• Don’t leave them alone for too long: Consider doggy daycare if you work long hours away from home.
  • Provide lots of toys and mental stimulation: Goldies are smart dogs and need a lot of mental exercise as well as physical. You don’t want them to get bored and start causing chaos if they’re cooped up in a small space all day, so make sure they have plenty of toys and activities when you’re out of the house.
  • Start toilet training early: You don’t want them to have accidents in the house, but you’ll need to be really dedicated to potty training if there isn’t a door they can let themselves out of (when you leave it open, of course!).
  • Create a safe and comfortable space for your dog: They should have a space where they can escape from the chaos of apartment living. Make sure they have their own bed in a safe and comfortable spot.
  • Follow good pet-keeping practices: Keep your apartment clean and free of hazards, provide your dog with regular meals and access to clean water, and make sure your dog has regular access to the bathroom. Yes, you need to do all of that even when you’re away from home for hours at a time! Also ensure your balcony (if you have one) is safe for your doggo. Like other large dog breeds, these pups can escape over low railings, so make sure your space is well pet-proofed.



Can a Golden Retriever be left alone for eight hours?

Eight hours is definitely too long for adult Golden Retrievers to be left alone. Four hours should be the maximum. Leaving a Golden Retriever puppy alone for too long is also cruel, as they need stimulation.

Are Golden Retrievers okay when left alone?

Golden Retrievers are good when left alone if they have a comfortable place to sleep, food, water, toys, and they are not left alone for too long. As mentioned above, more than four hours is too long.

One suggestion for Golden Retriever owners – consider taking your Golden Retriever to doggy daycare if you need to leave them alone at home for extended periods.

Do Golden Retrievers need a lot of room?

No, Golden Retrievers don’t need a lot of room, but they do need mental stimulation, fresh air, food, water, exercise, and bonding time with their owners.

As long as the dog owner is taking their Golden Retriever for walks or runs, they will be completely fine with living in a small apartment or living space.

Are Golden Retrievers known to be barkers?

No, these big dogs don’t bark a lot, as they lack guard instincts. However, not all Golden Retrievers are the same. If you find your Golden Retriever barking a lot, you should consider taking them to dog training.

Dog owners could also teach their Golden Retriever the command word “quiet” or “stop.”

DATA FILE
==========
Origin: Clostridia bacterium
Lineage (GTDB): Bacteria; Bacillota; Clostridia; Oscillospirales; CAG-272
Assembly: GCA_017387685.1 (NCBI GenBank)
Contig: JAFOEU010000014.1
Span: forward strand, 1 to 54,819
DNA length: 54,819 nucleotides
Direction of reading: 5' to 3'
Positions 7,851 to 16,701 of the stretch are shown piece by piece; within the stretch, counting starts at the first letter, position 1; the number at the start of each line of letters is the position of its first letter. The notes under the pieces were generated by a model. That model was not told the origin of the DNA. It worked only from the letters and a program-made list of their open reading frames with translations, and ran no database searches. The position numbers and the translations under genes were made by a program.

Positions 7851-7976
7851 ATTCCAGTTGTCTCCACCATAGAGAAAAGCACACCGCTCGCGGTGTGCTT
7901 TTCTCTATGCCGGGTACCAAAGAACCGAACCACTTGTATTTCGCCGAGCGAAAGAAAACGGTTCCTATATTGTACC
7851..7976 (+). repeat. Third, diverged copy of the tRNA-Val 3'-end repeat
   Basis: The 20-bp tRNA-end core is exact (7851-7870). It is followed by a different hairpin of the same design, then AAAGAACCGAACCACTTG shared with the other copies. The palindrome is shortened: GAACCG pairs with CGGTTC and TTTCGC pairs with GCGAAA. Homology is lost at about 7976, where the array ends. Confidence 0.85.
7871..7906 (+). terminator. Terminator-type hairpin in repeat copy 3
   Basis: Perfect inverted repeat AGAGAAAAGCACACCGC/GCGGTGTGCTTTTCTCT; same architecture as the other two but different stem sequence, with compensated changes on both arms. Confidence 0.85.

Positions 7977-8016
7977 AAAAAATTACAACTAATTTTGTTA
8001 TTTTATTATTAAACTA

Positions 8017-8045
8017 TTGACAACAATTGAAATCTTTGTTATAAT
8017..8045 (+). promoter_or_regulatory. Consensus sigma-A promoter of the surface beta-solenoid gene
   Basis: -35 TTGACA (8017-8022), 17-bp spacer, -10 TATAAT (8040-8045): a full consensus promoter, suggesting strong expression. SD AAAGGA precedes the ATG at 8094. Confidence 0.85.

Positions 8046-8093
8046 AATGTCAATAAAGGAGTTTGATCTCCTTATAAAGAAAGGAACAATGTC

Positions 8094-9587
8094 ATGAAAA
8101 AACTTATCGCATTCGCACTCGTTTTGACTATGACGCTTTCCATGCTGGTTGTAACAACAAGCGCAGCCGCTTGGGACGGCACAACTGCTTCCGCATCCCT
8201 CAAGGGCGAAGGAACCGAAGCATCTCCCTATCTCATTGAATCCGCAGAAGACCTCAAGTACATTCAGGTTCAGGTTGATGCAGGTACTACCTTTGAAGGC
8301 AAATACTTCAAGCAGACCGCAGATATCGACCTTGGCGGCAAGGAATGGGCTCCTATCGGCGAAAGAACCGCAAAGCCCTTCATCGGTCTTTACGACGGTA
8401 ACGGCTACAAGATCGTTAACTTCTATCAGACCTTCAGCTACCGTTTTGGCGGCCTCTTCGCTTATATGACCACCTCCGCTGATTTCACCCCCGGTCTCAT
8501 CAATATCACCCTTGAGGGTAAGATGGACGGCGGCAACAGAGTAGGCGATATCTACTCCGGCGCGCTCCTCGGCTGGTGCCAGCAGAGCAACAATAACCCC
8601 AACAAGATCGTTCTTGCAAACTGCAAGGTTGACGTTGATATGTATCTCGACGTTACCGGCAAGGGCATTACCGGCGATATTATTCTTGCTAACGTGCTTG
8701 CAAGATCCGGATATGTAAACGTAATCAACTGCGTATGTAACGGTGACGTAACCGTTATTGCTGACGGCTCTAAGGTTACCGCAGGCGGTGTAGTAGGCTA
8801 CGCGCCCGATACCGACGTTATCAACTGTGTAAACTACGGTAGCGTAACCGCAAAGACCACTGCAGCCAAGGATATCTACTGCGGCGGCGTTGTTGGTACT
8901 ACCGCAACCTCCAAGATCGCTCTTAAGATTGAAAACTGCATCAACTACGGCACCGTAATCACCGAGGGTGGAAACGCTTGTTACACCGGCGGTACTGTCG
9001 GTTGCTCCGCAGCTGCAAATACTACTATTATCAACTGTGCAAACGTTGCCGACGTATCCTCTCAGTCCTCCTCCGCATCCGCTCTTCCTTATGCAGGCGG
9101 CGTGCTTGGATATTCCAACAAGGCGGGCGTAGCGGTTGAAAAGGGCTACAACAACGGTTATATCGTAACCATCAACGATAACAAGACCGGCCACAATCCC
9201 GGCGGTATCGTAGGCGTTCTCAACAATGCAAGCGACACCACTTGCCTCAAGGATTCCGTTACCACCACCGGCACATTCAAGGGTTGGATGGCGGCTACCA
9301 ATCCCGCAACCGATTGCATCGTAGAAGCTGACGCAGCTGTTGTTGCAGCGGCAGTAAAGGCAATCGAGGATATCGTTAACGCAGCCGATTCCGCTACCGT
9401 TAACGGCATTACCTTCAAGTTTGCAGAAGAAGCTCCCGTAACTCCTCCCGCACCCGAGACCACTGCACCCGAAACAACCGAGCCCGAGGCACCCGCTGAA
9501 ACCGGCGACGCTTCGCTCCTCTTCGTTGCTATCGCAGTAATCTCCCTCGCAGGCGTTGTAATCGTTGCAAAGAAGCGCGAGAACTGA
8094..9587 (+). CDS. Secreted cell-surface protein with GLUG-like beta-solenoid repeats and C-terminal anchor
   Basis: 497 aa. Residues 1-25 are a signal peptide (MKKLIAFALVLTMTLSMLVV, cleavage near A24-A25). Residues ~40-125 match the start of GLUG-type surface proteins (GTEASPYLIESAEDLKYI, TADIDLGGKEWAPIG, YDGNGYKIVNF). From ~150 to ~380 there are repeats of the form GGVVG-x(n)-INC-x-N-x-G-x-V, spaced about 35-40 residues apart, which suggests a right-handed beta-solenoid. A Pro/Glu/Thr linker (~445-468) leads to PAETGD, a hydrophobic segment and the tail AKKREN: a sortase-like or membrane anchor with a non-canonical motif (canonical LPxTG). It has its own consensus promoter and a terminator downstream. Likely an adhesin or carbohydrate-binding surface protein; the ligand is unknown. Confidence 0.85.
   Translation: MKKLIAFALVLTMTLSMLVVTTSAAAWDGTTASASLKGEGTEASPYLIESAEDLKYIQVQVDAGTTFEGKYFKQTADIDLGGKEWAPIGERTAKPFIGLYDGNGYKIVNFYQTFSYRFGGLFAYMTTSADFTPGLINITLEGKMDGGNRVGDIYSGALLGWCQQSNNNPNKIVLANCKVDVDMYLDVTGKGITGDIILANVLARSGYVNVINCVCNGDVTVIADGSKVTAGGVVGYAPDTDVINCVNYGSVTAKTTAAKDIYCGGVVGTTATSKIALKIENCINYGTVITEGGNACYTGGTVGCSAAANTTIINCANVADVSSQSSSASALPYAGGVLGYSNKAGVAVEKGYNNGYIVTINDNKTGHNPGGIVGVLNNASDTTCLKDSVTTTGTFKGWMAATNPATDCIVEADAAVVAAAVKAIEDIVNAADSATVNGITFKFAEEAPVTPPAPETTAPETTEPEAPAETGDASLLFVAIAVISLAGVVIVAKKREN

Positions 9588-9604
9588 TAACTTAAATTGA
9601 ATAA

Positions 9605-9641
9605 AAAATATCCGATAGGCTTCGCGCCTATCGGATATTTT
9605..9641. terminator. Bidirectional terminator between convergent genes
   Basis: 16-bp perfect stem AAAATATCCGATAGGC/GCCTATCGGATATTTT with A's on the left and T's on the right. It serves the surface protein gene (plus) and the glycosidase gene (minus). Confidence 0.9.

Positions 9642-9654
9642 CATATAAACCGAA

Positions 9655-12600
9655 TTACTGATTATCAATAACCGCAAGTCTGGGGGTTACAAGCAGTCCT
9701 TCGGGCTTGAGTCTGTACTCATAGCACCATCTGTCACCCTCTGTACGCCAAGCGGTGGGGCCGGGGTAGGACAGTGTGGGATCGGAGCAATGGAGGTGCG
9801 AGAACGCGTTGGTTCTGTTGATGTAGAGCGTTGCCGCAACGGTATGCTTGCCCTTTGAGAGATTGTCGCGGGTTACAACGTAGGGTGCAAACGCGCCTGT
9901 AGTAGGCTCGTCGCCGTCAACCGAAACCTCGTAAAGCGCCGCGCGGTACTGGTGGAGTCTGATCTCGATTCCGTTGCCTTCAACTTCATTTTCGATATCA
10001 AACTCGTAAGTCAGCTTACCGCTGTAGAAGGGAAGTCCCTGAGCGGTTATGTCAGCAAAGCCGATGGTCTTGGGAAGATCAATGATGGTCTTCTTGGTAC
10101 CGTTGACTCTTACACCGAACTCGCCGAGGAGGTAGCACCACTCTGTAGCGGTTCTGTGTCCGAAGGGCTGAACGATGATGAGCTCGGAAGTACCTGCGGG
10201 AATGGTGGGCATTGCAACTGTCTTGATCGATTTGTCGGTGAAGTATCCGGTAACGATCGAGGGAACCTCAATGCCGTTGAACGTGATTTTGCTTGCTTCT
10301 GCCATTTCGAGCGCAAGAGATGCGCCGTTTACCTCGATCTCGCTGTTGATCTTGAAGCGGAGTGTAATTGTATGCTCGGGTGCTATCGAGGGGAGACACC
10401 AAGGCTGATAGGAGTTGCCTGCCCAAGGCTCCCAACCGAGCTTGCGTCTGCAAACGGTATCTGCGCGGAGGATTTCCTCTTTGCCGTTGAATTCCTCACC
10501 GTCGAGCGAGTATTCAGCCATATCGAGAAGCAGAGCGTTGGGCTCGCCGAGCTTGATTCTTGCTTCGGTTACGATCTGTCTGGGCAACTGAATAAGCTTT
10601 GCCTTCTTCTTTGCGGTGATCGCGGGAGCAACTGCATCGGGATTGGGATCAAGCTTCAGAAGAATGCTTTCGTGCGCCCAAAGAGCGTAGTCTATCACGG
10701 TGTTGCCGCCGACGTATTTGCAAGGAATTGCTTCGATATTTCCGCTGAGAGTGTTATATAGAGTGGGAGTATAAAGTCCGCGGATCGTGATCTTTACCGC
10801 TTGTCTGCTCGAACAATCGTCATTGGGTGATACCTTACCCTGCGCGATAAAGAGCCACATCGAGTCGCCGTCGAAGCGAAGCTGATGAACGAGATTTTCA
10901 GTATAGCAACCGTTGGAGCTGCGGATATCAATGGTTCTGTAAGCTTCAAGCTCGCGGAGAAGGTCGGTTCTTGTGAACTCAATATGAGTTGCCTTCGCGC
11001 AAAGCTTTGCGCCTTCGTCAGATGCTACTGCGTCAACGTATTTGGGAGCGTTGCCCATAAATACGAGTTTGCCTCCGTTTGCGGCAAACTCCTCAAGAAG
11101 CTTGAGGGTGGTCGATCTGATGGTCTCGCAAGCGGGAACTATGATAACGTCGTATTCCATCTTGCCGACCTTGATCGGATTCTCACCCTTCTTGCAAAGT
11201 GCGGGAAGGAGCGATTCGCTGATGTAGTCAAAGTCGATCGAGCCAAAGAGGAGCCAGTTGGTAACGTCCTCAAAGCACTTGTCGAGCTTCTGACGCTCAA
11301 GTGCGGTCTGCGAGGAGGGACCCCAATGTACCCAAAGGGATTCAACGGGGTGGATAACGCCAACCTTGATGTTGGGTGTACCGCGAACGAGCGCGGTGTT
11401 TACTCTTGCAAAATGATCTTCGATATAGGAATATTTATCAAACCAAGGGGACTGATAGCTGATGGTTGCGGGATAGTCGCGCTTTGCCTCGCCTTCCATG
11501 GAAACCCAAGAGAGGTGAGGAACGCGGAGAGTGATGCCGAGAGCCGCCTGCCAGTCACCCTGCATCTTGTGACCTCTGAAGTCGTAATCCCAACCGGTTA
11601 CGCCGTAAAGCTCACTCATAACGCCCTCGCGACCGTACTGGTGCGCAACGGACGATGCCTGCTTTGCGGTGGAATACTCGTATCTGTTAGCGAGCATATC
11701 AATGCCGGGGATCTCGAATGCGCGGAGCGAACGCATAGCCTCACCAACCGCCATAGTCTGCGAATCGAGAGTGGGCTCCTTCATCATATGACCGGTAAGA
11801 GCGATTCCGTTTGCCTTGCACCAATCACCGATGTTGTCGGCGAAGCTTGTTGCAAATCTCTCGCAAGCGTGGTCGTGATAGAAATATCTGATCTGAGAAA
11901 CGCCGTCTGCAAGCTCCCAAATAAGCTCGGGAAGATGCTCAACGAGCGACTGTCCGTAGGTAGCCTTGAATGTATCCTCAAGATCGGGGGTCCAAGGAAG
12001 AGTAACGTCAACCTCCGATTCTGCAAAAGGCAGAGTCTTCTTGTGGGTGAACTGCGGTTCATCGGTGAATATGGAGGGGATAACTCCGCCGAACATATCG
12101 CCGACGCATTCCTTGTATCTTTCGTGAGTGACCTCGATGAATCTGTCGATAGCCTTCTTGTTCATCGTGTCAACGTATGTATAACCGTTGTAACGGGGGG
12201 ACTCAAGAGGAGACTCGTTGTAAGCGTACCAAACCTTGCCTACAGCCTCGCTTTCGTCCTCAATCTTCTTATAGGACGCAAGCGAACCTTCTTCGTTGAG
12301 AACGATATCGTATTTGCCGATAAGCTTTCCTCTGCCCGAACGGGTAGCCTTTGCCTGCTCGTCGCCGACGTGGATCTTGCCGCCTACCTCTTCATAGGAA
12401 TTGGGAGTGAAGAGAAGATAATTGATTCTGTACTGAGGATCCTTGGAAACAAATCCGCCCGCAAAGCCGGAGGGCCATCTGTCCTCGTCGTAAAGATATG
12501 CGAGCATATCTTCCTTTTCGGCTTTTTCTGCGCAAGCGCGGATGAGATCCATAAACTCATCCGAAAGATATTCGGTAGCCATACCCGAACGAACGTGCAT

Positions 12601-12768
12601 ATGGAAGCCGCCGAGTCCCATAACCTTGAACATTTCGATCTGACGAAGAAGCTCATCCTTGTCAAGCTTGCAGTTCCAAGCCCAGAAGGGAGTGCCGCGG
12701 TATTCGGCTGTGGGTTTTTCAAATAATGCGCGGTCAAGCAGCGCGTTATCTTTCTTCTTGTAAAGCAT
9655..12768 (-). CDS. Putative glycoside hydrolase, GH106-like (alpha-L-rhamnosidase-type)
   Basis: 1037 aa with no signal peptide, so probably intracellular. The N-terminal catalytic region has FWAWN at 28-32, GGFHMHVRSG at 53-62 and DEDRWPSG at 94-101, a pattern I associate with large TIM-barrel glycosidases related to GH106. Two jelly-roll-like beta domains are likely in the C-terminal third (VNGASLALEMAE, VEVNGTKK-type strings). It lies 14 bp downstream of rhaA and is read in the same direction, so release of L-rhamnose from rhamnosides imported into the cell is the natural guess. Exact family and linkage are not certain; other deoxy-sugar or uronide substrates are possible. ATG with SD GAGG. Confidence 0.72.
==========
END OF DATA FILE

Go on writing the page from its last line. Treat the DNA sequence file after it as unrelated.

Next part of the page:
How long can my Golden Retriever hold its urine?

Some younger Goldens can hold their bladders for ten to twelve hours. However, this does not mean that they should hold their bladders for that long. Three to five times a day is the average number of times that an adult dog may need to relieve itself.

This may also depend on the amount of water that your Golden Retriever consumes throughout the day.

Can I get a Golden Retriever if I work full-time?

Yes, you can, but you will need to drop them off at daycare while you are out, as they are very social dogs. Another option is to leave your dog at home with lots of toys and bones to chew, but this isn’t ideal, and someone will need to check on them at least once during the day.

You will need to make sure that you are able to provide them with the care and attention that they need. This includes regular exercise, a healthy diet, and plenty of socialization.

Should I leave my TV on for my dog?

This depends on if you feel like paying for that extra electricity all day. You could leave the TV on for your dog if you are leaving for a short period. Not all dogs are equally fond of the medium; some may find it stressful or overwhelming.

It’s also important to make sure that you’re not leaving the television on too loud or with programs that could be disturbing for your dog. Using the TV as your dog’s babysitter isn’t a substitute for physical play and the stimulation of being with other dogs or people.



Apartments may not be the most ideal home for a Golden Retriever – any house with more space is always more convenient for dogs. With proper socialization and training, however, they can make great apartment dogs.

If you are willing to provide them with adequate exercise, physical activity, proper training, mental stimulation (playing games) to keep their mind busy, and lots of love, they can make wonderful companions in apartment life.

If you have the time to properly take care of your pup, then this large dog could just be the perfect fit for apartment dwellers. If you are interested in finding out more about your Golden Retriever, then check out our homepage.

One last tip – make sure your lease allows pets! It might seem obvious, but it’s all too easy to forget in the exciting possibility of having a new puppy!